Starting on February 10, 2023, the Rijksmuseum in Amsterdam will open an exhibit featuring 27 of the 35 known paintings by the Dutch Golden Age master Johannes Vermeer. It will be the largest Vermeer exhibition to date, reuniting many of his most recognizable masterpieces. The show will include the Rijksmuseum’s Milkmaid and the iconic Girl with a Pearl Earring from the Mauritshuis museum in The Hague. The last time these two Vermeer masterworks were together was in a show at the Mauritshuis in 1996. Furthermore, the Frick Collection in New York is sending its three Vermeer paintings from its inventory: Officer & Laughing Girl, Girl Interrupted at Her Music, and Mistress & Maid. This will be their first time leaving New York since they arrived over a century ago.
Being the largest Vermeer exhibition in recorded history will certainly draw crowds, but recent revelations about The Milkmaid will probably be another contributing factor to the exhibition’s predicted popularity. Vermeer has become so popular for several reasons. His works are few, which makes each individual painting very valuable. They offer a brief glimpse into Dutch domestic life, conveying a tranquility that can sometimes be missing from our own lives. But Vermeer is a particular favorite for many because people are still very much interested in his technique. He was a master of light, able to capture the slightest differences of illumination and shadow on the walls, within the folds of garments, refracted through glass, and dimmed through cloth drapes. The prevailing assumption for many years had been that Vermeer was incredibly meticulous, painstakingly poring over his canvas to get his interior scenes exactly as he wanted them. There are entire documentaries available (like the one made by Tim Jenison) where people test theories that he may have used some optical device like a camera obscura to help him create his works. But now, the discoveries made at the Rijksmuseum bring those assumptions into question.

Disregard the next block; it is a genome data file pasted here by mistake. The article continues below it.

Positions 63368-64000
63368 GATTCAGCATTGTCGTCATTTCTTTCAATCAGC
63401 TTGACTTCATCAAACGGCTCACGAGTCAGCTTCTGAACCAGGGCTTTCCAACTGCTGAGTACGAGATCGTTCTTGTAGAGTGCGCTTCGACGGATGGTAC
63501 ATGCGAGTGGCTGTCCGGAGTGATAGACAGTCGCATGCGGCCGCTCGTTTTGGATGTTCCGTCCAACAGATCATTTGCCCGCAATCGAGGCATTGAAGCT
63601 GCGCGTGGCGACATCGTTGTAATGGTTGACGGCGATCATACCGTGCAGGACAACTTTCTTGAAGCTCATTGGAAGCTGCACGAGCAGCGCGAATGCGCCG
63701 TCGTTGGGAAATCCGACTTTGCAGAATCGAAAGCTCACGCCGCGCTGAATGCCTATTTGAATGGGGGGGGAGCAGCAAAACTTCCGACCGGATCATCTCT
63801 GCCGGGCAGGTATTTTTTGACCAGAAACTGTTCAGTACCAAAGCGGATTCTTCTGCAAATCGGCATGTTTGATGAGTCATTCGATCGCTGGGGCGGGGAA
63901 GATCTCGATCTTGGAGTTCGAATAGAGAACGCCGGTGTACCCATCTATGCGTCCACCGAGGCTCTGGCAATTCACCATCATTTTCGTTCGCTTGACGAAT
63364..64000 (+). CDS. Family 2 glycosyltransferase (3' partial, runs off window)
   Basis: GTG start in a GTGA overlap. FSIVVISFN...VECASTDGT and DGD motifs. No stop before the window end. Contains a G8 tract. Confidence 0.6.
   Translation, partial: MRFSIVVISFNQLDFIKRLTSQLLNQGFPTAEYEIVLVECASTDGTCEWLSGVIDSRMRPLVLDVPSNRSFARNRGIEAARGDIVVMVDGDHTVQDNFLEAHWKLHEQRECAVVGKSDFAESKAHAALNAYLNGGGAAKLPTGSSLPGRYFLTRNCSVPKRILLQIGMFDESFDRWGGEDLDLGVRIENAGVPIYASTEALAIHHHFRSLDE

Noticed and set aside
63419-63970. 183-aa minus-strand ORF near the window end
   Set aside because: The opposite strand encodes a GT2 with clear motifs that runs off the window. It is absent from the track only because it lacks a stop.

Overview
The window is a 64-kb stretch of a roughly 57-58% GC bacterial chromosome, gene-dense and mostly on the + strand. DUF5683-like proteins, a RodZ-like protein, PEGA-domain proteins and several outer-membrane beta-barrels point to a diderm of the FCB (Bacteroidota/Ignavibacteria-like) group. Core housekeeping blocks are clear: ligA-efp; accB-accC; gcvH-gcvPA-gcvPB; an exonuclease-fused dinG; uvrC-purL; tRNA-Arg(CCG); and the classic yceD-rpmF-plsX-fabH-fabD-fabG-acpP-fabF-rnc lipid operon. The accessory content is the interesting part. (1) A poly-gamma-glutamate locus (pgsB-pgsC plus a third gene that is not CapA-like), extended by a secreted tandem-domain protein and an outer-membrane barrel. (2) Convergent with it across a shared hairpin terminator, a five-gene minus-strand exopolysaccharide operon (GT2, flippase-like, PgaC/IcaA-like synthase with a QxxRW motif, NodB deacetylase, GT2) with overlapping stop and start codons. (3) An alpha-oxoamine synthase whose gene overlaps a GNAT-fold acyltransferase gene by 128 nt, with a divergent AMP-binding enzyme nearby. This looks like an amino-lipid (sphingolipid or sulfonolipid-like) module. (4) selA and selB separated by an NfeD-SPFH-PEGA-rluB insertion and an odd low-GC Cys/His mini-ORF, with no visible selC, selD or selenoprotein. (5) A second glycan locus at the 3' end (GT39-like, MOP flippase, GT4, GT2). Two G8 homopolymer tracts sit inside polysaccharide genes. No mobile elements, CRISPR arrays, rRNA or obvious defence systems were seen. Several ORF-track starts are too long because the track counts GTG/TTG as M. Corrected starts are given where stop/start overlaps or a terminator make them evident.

Scans of The Milkmaid performed by Rijksmuseum conservators now show elements of the original work later painted over. It seems Vermeer originally planned for several ceramic jugs to hang on the wall behind the titular woman. Also, there was originally a woven basket on the floor in the lower right-hand corner of the painting. While it was originally assumed that Vermeer painted incredibly slowly to create a complete scene with few revisions, these new scans show something very different. That it’s likely that, according to the museum, “Vermeer first quickly painted the scene in light and dark tones before developing the detail.” While an artist adding or removing elements from an interior scene on a whim may not seem particularly noteworthy, it is actually eye-opening when it comes to Vermeer. Maybe this was just a one-time thing, or maybe this discovery will dramatically alter how academics and researchers view Johannes Vermeer’s works and techniques.